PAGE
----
FABRIC cyberinfrastructure expands globally
Adapted from a news release by FABRIC
FABRIC — a four-year endeavor to create a high-speed network on which novel internet architectures can be tested — launched in 2019 with a $20 million grant from the NSF. The new sister project, called FABRIC Across Borders (FAB), will link FABRIC’s nationwide infrastructure to nodes at four preeminent scientific institutions in Japan, Switzerland, the United Kingdom, and the Netherlands.
“Sending large quantities of data long distances — across borders and oceans — is complicated when your science depends on real-time processing so you don’t miss once in a lifetime events,” FAB Principal Investigator Anita Nikolich said in a news release. “Being able to put FABRIC nodes in physically distant places allows us to experiment with the infrastructure to support new capabilities and also bring disparate communities together.”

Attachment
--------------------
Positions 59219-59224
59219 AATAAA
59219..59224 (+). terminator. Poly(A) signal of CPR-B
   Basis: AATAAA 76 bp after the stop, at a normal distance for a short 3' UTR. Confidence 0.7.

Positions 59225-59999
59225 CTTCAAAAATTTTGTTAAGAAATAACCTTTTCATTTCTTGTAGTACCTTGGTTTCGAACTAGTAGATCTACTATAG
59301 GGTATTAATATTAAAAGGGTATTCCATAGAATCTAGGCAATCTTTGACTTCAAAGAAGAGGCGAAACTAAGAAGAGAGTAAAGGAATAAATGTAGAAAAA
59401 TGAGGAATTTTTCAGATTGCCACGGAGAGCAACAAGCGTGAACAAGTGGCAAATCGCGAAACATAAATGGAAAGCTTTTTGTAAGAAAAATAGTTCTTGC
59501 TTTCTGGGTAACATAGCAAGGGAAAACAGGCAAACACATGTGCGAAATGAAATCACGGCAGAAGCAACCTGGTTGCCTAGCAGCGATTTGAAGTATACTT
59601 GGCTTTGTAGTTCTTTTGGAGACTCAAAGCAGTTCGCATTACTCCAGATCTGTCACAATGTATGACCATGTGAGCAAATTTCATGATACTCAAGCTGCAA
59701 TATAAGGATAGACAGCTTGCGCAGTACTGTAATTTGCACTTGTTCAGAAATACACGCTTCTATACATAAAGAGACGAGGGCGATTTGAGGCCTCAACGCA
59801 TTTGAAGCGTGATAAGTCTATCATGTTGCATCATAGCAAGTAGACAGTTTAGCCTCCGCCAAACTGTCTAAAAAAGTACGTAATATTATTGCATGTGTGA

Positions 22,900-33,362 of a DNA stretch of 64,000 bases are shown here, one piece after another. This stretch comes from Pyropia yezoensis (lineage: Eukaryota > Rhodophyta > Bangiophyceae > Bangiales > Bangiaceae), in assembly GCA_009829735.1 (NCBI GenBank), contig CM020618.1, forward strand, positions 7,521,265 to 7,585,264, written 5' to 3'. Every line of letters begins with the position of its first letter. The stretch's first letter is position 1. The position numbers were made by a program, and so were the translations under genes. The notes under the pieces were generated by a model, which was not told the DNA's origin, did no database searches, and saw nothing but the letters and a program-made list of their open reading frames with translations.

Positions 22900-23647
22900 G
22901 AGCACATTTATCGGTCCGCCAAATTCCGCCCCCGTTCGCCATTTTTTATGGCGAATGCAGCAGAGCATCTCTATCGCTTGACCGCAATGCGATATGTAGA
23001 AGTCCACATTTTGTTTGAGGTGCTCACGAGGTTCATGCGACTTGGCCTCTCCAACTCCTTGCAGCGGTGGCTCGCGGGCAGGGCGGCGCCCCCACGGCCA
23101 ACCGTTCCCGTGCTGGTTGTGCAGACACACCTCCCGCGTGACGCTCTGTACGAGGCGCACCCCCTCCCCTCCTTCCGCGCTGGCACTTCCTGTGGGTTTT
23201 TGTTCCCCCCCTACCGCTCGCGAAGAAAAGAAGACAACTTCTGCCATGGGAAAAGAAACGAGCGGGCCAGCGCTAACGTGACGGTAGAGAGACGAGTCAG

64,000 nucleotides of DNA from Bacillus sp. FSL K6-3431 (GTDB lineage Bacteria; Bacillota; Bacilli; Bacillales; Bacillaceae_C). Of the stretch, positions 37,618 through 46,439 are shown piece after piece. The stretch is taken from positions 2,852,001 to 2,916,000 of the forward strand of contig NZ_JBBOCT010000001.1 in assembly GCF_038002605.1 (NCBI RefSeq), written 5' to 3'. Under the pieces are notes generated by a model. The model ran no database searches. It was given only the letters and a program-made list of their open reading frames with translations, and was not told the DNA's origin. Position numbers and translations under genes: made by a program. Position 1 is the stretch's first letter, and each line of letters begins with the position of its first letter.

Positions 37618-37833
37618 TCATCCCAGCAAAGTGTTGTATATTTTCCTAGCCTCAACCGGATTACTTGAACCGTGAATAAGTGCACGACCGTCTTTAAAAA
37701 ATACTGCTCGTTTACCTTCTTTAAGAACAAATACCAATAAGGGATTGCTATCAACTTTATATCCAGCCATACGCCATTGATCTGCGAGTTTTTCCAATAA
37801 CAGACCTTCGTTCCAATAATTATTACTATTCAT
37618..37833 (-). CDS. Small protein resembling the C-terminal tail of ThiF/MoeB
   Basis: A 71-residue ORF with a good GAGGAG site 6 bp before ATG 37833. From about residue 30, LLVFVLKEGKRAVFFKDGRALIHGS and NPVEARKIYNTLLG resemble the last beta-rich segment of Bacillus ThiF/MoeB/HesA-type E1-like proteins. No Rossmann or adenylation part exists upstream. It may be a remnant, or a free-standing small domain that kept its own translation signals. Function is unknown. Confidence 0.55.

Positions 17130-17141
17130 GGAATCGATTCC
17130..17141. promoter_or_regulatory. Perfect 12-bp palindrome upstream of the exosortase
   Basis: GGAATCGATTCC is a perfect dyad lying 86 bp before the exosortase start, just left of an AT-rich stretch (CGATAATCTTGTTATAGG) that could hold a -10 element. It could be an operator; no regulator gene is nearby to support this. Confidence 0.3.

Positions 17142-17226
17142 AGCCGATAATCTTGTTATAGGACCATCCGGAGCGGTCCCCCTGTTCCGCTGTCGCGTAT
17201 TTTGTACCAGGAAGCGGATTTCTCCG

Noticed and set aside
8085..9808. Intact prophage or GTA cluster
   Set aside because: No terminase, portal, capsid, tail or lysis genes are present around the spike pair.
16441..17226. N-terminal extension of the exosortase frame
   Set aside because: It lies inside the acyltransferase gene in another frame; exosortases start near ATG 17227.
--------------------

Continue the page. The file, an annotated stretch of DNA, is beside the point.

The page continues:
FAB will connect with existing cyberinfrastructure testbeds in the United States and internationally to bring programmable networking hardware, storage, computers, and software into one interconnected system. In the U.S., FABRIC intersects major research centers and national computing facilities. Two of the U's computing testbeds — CloudLab, for cloud computing, and POWDER, for mobile and wireless networking — tie into the network.
Dr. Robert Ricci, assistant professor of research in the School of Computing and principal investigator of a 2014 NSF grant that funded CloudLab, said that FABRIC grant partners like the U are on track to deploy hardware and software in early 2021.
All software associated with FAB will be open source and posted in a publicly-available repository.
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